I see a lot of different ways to handle experience and levelling up, but I usually see they have some issues. Normally these issues are not obvious, and may never cause the developer trouble, but there is a good chance they will.
So my aim with this small tutorial is not how to make an interesting or complex levelling system, but how to create a very solid system that is easy to build on and twist in the future.
I myself love building RPGs so have tried many different ways to do this, and this is the most solid way to do it I have come across. But to note it here: if you have the paid version, use families! For both characters and arrays. Setting the variables in this tutorial to the families instead of the individual objects will make life much, much easier.
First thing to do: create an array object. Then, it is good practice to rename it. I will call it 'experience'.
Now, create a player sprite and rename him 'hero'. Then give him the instance variable 'name', and make sure it is set to 'text' (NOT number or boolean). And then in that variable, add his name. I have called mine 'JohnBot'.
Now, you want to add some instance variables to that array!
Also, add the 'Function' object to your project. There are ways to do it without using functions, but they are by far the best way, so it's a good idea to get used to them.
Lastly, create a new sprite called 'enemy'. He is not important, he will just be used in an example.
Okay, now we're set up and it's time to make some events!
First of all, we should find a way to link the array to the relevent character. So we do this:
This will make sure that an array is created when a new character comes along and will assign it to have the same 'name' variable as that character. This is a simple set-and-forget way to do it, and can be done for multiple characters.
Next, a simple event that uses a function to add experience.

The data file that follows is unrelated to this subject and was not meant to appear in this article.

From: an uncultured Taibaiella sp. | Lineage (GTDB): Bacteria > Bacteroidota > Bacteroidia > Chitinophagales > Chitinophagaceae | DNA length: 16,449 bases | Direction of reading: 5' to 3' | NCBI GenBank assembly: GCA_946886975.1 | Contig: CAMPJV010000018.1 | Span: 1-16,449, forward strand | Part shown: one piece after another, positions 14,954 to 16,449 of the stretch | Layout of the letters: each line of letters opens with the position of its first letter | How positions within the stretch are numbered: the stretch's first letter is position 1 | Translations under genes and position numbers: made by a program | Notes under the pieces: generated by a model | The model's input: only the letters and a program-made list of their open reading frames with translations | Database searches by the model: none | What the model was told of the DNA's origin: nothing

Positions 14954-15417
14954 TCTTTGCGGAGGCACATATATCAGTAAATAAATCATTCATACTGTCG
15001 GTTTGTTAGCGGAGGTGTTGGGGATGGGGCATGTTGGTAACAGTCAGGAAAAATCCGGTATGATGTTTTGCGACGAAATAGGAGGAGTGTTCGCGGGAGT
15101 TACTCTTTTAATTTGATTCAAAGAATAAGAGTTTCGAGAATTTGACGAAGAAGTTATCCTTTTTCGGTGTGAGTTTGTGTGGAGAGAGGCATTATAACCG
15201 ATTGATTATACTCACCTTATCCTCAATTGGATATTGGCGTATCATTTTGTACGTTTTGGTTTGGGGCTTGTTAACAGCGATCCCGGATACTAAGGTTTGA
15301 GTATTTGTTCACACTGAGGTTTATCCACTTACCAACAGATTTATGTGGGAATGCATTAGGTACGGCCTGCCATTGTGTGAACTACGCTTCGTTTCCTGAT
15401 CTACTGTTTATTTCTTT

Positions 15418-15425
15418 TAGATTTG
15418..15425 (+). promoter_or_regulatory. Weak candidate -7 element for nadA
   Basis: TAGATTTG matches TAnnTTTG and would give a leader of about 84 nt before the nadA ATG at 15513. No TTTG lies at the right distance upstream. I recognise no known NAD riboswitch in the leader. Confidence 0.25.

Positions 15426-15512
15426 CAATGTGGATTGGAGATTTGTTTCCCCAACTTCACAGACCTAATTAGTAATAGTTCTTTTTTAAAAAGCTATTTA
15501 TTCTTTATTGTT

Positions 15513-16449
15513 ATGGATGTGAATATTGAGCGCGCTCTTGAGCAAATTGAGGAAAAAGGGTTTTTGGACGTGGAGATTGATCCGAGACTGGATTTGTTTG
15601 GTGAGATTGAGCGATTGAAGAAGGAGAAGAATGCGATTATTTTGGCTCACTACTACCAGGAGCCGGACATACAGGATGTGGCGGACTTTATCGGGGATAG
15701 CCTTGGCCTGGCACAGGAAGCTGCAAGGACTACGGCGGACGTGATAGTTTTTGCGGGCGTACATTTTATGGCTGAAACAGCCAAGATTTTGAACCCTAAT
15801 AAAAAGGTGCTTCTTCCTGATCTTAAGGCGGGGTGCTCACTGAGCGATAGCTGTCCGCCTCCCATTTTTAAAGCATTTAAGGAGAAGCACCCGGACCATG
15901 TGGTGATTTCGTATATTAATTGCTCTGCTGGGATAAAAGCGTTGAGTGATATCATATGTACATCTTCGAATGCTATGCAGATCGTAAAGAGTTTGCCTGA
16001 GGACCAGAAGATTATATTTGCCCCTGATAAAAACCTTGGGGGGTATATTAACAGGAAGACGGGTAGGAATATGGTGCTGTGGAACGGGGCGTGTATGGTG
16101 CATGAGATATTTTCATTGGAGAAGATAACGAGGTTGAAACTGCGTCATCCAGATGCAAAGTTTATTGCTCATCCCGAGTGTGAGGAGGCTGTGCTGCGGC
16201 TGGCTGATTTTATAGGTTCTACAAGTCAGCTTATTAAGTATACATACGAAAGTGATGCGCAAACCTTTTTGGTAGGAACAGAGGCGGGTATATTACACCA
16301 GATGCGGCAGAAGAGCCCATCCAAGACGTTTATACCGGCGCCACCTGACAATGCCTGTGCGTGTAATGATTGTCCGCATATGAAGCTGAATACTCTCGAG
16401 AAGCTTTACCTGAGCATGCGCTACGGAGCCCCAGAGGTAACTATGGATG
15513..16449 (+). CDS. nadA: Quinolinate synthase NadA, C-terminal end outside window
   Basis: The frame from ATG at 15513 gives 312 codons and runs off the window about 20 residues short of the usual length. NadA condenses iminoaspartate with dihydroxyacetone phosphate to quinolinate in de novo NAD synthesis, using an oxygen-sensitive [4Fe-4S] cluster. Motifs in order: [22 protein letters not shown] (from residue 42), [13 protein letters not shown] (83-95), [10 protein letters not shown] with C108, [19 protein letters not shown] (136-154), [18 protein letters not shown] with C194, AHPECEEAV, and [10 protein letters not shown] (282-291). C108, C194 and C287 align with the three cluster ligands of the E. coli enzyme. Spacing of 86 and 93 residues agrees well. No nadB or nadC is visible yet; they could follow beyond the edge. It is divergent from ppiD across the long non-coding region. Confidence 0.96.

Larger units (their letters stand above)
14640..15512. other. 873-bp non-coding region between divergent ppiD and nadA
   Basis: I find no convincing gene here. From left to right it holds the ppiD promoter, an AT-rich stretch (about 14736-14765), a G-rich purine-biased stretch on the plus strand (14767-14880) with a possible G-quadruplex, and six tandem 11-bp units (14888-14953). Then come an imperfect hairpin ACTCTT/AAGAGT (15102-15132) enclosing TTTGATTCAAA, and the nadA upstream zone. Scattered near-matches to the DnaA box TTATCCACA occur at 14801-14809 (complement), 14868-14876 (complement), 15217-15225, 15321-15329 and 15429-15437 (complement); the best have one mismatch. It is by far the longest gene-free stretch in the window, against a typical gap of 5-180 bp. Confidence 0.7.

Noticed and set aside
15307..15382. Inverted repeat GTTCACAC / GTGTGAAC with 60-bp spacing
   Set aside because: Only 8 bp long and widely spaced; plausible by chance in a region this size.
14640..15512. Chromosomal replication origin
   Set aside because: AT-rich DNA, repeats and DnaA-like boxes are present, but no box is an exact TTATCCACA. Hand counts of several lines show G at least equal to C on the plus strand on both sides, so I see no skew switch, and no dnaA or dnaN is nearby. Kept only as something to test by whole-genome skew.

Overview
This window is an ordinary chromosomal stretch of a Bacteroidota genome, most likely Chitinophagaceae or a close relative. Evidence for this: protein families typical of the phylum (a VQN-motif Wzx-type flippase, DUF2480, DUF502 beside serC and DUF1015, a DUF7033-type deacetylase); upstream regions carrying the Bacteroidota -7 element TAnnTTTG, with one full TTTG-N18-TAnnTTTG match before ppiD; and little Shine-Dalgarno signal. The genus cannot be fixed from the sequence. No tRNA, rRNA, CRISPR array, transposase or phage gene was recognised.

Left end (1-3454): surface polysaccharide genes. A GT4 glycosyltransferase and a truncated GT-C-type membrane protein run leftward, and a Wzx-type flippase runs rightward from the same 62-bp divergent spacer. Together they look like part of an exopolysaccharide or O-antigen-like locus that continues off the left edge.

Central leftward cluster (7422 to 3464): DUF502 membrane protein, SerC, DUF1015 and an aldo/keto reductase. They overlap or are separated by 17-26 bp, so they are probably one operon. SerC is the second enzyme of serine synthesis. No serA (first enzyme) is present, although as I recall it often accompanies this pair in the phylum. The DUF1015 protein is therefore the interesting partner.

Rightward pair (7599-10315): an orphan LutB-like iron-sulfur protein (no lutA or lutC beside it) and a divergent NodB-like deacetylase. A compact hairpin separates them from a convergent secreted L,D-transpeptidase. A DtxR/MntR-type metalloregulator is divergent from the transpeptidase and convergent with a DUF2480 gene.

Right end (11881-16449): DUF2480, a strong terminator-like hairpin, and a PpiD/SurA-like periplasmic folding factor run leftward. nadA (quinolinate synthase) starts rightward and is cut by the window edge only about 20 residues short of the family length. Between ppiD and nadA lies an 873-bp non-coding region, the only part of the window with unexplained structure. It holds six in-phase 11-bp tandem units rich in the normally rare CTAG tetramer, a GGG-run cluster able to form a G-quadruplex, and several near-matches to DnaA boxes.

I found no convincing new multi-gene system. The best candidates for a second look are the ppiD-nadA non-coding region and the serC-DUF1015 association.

Now you will notice the above event calls a function to add the experience. It uses 2 paremeters: the first parameter is the name of the character. The second parameter is the amount of experience to give that character.
Now, we need to make an event that uses that function name!
So as you can see, it will pick the correct array by checking its 'name' instance variable to make sure it matches that of the first function parameter. Then, it will add the function's second parameter to the array's 'experience' instance variable.
Now to finish up, we want the experience to do something.
There we go! Now when the experience gets to an amount greater than the 'nextLevel' instance variable, the character will level up! It will also make the next level a little harder to reach by increasing the value of 'nextLevel'.
And there you have it, a very solid base to creating a levelling system. While it looks simple, you can really evolve it into anything you want in the future. And you can do it without having to start with a bulky engine or set any mechanics in stone. The other advantages of this system:
- Arrays are not destroyed between layouts or when characters are destroyed, therefore are good candidates for holding these variables.
- Unlike dictionaries, arrays can do a lot of tricks with their cells. While they are not used in this tutorial, if you later decide you want to do some complex stuff, this way will save you a lot of picking and referencing.
- Using global variables to track this stuff is messy, especially if you end up having many characters who level up! Also for this system you can apply it to temporary characters if you like, so you could have hundreds of characters levelling in your game without bloating your variables.
- Using functions to add the experience is much better than eventing it! Even if all your numbers are perfect, what happens if you all of a sudden realise you want to give a character some HP when they gain experience? Now you have to go back to every single event that adds experience and add that new action! Not a position you want to be in. This way, you just change ONE event! Not only is it faster, but also safer. You won't run into an issue where you mistype one of those actions or forget one altogether.
- By naming the array's 'name' variable, it's very easy and intuitive to reference and manipulate them. You may however want to use UIDs instead, depending on how you set up your game. I would recommend UIDs for anything that uses temporary characters, but if they are all staple it's easier to just use names.
So there you go, hope it helps someone! Feel free to ask questions or give suggestions for alternatives.
And very lastly, as requested, an updated capx! This capx is an advanced version of this tutorial, using families and actually giving you the ability to destroy some enemies so you can see experience allocation in action. Let me know how ya'll get on!